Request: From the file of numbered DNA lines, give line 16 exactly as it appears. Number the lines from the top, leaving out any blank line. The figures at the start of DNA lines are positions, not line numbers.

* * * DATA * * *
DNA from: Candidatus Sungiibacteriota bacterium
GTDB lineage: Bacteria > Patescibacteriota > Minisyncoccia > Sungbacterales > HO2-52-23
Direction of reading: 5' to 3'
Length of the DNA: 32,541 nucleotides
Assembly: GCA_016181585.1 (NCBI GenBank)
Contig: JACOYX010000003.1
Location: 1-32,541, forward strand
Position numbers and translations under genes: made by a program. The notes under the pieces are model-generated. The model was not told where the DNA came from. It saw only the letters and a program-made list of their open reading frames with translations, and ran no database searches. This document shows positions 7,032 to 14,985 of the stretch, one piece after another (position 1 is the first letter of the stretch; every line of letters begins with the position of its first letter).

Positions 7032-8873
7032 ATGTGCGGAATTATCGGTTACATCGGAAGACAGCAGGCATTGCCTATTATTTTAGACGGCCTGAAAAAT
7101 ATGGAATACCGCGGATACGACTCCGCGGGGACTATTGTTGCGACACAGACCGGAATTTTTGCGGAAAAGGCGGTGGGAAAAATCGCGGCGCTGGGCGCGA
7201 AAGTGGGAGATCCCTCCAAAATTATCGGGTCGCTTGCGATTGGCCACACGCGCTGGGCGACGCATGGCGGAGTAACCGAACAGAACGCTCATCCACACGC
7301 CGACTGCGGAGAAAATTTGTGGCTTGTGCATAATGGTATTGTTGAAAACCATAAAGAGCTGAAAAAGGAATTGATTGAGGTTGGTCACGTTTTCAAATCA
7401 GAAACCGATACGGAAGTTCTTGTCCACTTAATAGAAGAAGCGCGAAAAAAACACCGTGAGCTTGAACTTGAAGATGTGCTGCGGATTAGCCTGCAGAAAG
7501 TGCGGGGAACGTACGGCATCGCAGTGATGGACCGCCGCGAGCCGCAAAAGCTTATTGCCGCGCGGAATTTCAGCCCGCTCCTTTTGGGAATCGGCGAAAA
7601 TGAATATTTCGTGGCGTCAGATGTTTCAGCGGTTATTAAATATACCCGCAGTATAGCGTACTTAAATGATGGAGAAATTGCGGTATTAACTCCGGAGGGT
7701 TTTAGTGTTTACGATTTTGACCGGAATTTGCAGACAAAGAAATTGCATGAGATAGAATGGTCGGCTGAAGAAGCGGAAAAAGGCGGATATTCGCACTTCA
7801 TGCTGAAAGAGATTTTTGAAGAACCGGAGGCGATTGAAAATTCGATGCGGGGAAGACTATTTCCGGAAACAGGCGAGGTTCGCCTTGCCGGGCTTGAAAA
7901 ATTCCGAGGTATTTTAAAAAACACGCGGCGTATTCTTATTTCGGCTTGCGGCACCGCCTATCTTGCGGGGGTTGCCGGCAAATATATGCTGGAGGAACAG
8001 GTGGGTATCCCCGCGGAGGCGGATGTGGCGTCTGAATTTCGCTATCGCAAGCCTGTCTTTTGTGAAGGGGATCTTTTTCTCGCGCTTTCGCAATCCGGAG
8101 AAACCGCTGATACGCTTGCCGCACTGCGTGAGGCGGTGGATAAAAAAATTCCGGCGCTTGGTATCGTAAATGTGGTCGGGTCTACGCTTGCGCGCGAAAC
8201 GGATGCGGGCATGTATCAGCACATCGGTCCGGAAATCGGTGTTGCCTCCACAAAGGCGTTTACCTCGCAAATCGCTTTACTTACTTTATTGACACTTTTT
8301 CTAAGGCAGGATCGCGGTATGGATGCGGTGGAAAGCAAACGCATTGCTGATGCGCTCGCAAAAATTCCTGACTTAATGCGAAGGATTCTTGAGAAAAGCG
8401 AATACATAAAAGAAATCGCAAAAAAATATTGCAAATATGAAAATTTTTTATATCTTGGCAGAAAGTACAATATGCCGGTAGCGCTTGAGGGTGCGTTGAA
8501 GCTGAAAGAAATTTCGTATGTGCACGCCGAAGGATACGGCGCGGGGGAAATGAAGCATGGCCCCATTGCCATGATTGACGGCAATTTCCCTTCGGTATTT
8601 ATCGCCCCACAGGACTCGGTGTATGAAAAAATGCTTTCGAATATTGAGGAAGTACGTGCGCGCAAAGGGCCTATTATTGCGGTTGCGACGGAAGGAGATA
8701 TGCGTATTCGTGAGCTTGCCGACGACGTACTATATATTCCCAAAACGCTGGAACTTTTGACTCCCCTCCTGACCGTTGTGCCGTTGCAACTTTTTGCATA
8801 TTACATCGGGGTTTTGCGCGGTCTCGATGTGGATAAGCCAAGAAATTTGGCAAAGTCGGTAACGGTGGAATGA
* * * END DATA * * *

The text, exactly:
7601 TGAATATTTCGTGGCGTCAGATGTTTCAGCGGTTATTAAATATACCCGCAGTATAGCGTACTTAAATGATGGAGAAATTGCGGTATTAACTCCGGAGGGT